Venice Commission ready to provide Kyrgyz authorities with opinion on constitutional amendments

BISHKEK (TCA) — The European Commission for Democracy through Law — better known as the Venice Commission — is ready to provide the Kyrgyz authorities with an opinion on draft Constitutional amendments proposed in Kyrgyzstan, Gianni Buquicchio, the president of the Venice Commission, said in a statement on August 5.  

The initiative to amend the Constitution has come from President Almazbek Atambayev and several factions of the Kyrgyz Parliament. The draft Constitutional amendments have been submitted for public discussion and have already caused criticism from the civil society. A nationwide referendum for their adoption may be held this autumn.

The proposed amendments seem, inter alia, to affect the position of the Constitutional Chamber, the Venice Commission said. In 2015, the Venice Commission and OSCE/ODIHR prepared a Joint Opinion on draft constitutional amendments, which also affected the Constitutional Chamber. This Opinion may be relevant to the current amendments as well as to the procedure for amending the Constitution.

“Such amendments deserve serious consideration and a thorough public debate. As the Kyrgyz Republic is a full member of the Venice Commission, the Commission stands ready to provide the Kyrgyz authorities with an opinion on these draft amendments, should they make such a request,” the Commission’s President said.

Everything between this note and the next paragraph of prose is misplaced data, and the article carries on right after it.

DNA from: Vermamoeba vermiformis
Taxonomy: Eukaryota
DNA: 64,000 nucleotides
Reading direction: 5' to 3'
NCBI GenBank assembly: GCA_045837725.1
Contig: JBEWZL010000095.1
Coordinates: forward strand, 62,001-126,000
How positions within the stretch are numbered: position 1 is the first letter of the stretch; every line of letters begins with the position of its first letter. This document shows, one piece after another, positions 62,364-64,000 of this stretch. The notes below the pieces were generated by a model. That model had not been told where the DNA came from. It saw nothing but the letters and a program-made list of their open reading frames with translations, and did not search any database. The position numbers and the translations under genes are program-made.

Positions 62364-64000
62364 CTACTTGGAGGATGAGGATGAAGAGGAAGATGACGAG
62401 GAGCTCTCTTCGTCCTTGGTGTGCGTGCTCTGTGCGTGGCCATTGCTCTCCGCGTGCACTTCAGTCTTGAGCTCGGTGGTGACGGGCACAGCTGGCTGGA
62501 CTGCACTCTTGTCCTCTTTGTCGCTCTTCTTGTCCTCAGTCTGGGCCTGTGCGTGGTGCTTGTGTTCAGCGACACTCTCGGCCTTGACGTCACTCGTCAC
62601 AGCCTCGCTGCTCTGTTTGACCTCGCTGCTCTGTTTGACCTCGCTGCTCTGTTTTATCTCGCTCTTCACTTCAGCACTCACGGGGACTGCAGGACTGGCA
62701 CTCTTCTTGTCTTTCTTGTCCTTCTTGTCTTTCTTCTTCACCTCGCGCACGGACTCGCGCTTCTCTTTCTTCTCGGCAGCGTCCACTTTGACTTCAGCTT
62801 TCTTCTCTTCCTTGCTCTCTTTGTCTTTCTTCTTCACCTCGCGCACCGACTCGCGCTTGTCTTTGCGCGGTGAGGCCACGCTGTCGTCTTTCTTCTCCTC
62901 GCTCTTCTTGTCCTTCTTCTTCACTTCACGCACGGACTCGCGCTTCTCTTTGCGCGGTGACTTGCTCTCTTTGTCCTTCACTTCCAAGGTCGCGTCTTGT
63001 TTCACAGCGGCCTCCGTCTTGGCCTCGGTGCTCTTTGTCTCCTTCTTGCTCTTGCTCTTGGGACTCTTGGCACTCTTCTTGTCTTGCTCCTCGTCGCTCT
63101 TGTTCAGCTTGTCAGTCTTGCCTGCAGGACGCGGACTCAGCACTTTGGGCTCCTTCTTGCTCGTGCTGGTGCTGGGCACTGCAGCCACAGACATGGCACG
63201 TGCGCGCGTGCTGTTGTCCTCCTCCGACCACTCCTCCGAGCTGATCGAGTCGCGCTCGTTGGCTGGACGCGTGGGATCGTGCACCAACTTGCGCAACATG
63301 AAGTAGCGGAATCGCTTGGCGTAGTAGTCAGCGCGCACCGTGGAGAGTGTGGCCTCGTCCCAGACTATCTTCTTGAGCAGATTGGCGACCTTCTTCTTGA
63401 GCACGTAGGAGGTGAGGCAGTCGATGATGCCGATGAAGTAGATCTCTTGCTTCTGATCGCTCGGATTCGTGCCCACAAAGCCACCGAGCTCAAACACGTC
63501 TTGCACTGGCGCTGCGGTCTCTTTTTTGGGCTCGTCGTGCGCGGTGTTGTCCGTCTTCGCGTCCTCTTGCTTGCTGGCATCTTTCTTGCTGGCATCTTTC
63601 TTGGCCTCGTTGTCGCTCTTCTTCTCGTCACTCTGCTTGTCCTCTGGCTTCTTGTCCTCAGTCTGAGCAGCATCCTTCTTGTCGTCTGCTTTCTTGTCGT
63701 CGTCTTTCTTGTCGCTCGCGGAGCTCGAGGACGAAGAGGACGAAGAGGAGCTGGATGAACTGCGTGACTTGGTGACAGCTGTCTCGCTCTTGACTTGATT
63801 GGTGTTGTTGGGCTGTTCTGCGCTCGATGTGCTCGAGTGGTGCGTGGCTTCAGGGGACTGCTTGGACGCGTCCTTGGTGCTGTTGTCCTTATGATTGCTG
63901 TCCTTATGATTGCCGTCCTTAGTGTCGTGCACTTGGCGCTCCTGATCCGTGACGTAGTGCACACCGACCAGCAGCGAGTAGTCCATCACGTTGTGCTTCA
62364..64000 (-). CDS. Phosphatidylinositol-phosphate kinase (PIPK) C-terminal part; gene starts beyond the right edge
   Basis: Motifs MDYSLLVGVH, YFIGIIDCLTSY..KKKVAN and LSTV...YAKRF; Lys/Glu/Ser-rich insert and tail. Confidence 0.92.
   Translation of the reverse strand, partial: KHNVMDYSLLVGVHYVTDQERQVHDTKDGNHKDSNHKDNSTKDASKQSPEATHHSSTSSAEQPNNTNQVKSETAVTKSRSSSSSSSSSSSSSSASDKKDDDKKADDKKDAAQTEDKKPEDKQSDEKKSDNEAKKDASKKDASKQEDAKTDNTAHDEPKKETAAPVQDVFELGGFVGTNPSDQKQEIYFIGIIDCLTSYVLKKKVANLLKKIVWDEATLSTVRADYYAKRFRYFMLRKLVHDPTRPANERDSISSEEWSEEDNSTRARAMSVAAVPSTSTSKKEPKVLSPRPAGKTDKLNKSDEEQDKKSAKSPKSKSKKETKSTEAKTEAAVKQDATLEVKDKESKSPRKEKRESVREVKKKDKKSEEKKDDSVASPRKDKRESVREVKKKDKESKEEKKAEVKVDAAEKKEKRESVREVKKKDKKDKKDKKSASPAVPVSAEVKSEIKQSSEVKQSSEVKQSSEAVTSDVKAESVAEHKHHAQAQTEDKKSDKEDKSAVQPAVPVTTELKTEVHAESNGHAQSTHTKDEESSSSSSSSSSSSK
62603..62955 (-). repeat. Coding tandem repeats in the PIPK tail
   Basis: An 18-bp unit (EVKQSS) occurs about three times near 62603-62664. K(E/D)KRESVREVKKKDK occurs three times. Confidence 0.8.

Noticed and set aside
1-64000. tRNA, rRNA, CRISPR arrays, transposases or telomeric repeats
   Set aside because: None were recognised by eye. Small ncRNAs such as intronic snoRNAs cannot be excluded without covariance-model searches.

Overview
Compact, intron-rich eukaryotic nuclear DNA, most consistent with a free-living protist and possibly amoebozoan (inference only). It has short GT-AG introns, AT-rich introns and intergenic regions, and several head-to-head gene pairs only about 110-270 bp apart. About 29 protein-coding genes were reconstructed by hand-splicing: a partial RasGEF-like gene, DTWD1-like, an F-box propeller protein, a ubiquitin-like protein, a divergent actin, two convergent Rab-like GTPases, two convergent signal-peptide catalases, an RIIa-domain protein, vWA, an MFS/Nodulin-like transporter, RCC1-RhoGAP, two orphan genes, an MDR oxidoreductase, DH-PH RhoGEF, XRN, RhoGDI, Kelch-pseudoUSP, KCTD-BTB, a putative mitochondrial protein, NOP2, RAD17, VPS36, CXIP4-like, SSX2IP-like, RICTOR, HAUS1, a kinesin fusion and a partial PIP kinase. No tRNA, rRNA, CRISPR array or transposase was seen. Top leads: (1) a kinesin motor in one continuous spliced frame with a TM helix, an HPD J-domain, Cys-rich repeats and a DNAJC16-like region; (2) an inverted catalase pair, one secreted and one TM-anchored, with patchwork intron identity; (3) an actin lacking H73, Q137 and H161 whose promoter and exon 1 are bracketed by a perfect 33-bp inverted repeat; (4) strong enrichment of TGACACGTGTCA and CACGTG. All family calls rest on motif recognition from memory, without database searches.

The Venice Commission is the Council of Europe’s advisory body on constitutional matters. The role of the Venice Commission is to provide legal advice to its member states and, in particular, to help states wishing to bring their legal and institutional structures into line with European standards and international experience in the fields of democracy, human rights and the rule of law.

Sergey Kwan


Sergey Kwan has worked for The Times of Central Asia as a journalist, translator and editor since its foundation in March 1999. Prior to this, from 1996-1997, he worked as a translator at The Kyrgyzstan Chronicle, and from 1997-1999, as a translator at The Central Asian Post.
Kwan studied at the Bishkek Polytechnic Institute from 1990-1994, before completing his training in print journalism in Denmark.

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